For publishers and authors, do you really think it is in your best interest to have a statement in the introduction about prior art say "To our knowledge, reports of bipolar electrodeposition of compounds have not been previously published." when a simple Google search shows that is not the case for the compound you are electrodepositing? I suppose the argument is that the term "published" is used with the technical interpretation of being "published under peer-review". It would have been better to at least make that explicit to avoid confusion. But the bottom line is that someone wanting to perform bipolar electrodeposition of cadmium sulfide will quickly find both reports and will learn two ways of doing it.

Thursday, April 01, 2010

Beer Chemistry Quiz on ChemTiles

During the Chemical Information Retrieval course I taught in the Fall of 2009, Alex Bilinski did a project on the chemistry of beer. He created a set of images with information that is either true or false in any context.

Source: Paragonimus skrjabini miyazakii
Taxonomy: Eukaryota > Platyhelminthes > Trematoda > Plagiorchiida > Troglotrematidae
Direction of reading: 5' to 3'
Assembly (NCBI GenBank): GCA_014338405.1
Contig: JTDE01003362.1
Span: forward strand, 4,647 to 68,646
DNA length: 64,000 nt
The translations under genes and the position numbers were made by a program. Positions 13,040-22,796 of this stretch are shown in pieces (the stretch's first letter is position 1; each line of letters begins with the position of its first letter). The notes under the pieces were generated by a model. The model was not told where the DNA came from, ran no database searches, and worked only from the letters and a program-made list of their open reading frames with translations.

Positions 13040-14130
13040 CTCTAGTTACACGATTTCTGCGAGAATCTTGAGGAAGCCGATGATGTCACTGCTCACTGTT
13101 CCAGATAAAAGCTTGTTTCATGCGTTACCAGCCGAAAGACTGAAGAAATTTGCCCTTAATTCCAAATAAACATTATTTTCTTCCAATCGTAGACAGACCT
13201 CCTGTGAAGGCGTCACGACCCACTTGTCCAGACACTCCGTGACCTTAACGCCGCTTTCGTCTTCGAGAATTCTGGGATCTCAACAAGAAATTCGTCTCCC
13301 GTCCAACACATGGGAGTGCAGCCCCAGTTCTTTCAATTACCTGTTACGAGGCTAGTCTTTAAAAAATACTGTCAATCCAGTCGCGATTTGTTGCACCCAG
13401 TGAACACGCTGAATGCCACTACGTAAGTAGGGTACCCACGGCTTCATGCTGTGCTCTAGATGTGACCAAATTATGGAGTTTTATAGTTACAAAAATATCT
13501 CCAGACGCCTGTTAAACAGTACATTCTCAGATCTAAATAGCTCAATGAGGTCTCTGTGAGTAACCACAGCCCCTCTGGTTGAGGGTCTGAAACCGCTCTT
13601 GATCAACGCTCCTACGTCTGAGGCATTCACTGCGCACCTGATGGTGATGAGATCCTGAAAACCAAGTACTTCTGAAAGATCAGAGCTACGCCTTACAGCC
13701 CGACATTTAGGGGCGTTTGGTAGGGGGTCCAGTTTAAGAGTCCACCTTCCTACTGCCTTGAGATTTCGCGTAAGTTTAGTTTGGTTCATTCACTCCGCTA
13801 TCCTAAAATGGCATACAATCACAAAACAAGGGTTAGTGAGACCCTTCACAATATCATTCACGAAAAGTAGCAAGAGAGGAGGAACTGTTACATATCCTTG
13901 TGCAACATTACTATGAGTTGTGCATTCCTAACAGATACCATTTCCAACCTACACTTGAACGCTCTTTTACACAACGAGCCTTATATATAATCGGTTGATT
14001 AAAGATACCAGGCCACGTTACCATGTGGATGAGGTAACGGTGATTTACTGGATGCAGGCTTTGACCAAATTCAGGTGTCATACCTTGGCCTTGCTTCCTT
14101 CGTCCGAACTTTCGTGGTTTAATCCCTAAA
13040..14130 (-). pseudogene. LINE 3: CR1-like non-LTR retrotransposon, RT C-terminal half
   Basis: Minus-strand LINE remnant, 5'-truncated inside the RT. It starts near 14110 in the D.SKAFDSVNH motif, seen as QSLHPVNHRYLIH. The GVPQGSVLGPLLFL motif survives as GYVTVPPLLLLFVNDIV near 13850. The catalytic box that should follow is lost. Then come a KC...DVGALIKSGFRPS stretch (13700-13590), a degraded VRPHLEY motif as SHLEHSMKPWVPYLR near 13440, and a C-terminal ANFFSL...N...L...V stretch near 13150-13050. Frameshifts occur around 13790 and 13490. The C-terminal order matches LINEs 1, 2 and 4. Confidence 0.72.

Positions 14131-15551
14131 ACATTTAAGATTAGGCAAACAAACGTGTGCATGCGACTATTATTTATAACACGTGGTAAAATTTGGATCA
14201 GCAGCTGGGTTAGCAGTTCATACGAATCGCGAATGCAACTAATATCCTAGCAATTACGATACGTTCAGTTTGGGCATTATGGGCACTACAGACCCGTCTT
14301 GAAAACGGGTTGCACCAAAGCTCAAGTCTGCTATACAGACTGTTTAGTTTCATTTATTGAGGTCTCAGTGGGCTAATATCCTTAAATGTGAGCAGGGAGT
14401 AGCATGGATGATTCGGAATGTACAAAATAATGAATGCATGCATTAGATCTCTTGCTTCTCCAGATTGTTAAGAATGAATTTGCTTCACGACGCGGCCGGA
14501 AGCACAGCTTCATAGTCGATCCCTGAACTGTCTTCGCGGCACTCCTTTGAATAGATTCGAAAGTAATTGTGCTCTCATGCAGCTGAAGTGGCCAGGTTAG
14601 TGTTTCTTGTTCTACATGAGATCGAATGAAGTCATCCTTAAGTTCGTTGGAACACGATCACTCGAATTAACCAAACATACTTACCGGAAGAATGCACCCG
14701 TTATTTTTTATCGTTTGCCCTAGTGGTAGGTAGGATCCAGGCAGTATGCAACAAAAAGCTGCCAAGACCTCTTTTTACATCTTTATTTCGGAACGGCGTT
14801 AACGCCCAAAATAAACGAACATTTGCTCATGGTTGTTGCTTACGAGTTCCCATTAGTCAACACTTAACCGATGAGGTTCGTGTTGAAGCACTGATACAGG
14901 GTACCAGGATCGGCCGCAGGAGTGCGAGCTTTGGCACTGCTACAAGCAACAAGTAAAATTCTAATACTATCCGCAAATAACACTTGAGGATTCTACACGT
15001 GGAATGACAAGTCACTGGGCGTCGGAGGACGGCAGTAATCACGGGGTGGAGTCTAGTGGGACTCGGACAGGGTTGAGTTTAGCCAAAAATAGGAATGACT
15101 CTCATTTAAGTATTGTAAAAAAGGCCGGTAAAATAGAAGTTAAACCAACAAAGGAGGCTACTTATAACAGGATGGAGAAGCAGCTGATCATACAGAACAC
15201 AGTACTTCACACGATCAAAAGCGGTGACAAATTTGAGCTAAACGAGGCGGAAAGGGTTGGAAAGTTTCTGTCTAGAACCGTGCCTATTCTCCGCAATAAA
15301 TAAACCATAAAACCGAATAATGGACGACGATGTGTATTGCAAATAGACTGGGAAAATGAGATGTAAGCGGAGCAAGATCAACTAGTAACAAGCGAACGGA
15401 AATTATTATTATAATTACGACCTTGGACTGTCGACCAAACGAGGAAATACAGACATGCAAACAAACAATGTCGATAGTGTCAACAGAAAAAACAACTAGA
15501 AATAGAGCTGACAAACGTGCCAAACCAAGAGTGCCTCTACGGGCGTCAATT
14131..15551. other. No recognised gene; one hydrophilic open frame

I just added these images of beer chemistry to the ChemTiles game, which I am actively using in my current Organic Chemistry I (CHEM241) course. Andrew Lang has made it very easy to add content to the game by simply uploading to a Flickr group. The category is determined by the Flickr tag.

I won't be testing my organic students on beer but they might find it fun to play that category. Alex wrote a fascinating report "Beer Flavor Compounds and Detection Methods" that can be used as a study guide for the quiz.

My students are currently competing on the topics of Lewis structures, hybridization, Newman projections and nomenclature. They simply need to sign in by entering "contest1" for the group name. The student in my class with the highest score for the contest1 group at the end of class (10:50 AM) on April 9, 2010 will win an organic chemistry textbook. As I have done in previous classes I'll run a few of these contests over the term with increasing amounts of course content.

It turns out that the ChemTiles game is very convenient to play on a Droid phone (and presumably on an iPhone although I have not checked that yet). For many students this might be a preferred way to review material before tests when on the move. I'll find out at the end of the term.